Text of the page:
There is not one bad performance in this movie. Eastwood is normally known for more action-oriented roles, but he does phenomenal in this quieter role. He just seems to get better and better as he’s grown older. Freeman is always great in any role he plays and I am a fan of a Freeman voiceover. The biggest surprise was Swank. Granted, I haven’t seen very many of her movies, but after watching this one, I look forward to watching her again. Even the lesser seen supporting cast, like Anthony Mackie and Jay Baruchel were great.
I have mentioned before how much a good score can add to a movie. Usually it’s very big and dramatic, but the score of Million Dollar baby is much more subdued and simple. The score, surprisingly composed by Eastwood, is still dramatic, but in a different fashion. It consists mostly of a single acoustic guitar or piano that is very much in line with the feel of the movie but it is every bit as emotional as the full orchestral scores.
Cinematography isn’t something I normally bring up, but I would have a hard time talking about this movie with discussing about the cinematography. There is a great use of shadows and lighting. During the boxing matches, the camera gets close to the action, but too close that you can’t see much. It’s really great work that I think few movies can compare to.
I missed Million Dollar Baby when it was released in 2004 and when I finally did see it, I regretted not seeing it sooner. The characterization is brilliantly written and it’s easy to become invested in the characters and their struggles. It is hard to pick a stand out performance because every actor was fantastic, even the supporting cast. A simple but fitting score and top notch cinematography enhance the experience even further. If you want a movie that has great acting, excellent characterization, and superb cinematography, then Million Dollar Baby is the movie for you.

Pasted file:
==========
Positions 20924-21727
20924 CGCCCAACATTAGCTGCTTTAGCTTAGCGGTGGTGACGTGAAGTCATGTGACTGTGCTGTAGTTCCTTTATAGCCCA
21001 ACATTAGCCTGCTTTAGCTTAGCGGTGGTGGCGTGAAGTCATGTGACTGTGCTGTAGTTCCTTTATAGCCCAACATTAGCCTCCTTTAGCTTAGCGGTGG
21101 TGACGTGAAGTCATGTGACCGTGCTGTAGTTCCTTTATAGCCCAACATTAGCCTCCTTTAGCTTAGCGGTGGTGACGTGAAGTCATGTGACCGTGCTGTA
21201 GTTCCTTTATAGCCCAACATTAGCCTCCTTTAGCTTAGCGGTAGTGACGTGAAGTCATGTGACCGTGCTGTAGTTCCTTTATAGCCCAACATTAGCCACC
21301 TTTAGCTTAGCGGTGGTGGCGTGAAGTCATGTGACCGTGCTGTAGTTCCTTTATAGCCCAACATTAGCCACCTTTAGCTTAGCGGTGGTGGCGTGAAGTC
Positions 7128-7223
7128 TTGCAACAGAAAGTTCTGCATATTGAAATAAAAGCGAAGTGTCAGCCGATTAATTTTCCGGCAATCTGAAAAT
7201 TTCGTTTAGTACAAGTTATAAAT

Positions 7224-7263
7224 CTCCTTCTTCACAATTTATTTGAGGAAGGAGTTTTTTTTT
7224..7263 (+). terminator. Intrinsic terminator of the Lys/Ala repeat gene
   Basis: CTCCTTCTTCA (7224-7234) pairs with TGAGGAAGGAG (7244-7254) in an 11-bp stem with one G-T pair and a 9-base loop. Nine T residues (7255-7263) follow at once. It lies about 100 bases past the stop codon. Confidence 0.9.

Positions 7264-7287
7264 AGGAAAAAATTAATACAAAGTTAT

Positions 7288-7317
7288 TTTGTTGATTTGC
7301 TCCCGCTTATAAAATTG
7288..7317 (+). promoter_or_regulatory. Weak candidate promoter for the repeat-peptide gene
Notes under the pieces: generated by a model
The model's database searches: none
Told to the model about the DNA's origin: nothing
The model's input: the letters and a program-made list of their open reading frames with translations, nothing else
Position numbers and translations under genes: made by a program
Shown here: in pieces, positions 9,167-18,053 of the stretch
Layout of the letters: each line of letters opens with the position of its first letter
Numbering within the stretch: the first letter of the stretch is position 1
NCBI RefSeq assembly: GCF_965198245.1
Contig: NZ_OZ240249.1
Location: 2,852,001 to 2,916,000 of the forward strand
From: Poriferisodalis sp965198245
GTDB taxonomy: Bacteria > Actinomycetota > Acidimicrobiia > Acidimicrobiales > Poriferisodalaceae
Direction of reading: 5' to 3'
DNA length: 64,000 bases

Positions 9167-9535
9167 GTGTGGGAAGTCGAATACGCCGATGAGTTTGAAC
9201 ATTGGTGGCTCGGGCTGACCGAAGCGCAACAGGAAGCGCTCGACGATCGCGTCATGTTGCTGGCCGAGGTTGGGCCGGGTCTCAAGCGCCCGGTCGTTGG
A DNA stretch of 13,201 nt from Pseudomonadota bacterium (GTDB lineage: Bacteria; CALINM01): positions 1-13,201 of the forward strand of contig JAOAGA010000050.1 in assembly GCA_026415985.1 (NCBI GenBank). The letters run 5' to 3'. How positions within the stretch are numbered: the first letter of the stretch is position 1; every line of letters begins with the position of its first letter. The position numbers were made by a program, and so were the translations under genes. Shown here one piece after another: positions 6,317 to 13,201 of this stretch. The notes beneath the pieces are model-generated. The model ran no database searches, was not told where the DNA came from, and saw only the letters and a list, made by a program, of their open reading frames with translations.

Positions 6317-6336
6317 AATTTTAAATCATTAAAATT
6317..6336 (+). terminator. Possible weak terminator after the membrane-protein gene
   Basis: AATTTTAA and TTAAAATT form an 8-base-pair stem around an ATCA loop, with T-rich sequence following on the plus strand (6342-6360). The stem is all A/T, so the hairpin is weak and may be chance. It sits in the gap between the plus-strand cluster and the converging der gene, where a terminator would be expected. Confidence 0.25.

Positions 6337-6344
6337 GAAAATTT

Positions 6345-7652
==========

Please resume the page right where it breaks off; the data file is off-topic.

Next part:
Cast & Crew
Clint Eastwood – Director
Paul Haggis – Screenplay
F.X. Toole – Stories from Rope Burns
Clint Eastwood – Composer
Clint Eastwood – Frankie Dunn
Hilary Swank – Maggie Fitzgerald
Morgan Freeman – Eddie Dupris
Anthony Mackie – Shawrelle Berry
Jay Baruchel – Danger Barch
Brian F. O’Byrne – Father Horvak
Margo Martindale – Earline Fitzgerald
Michael Pena – Omar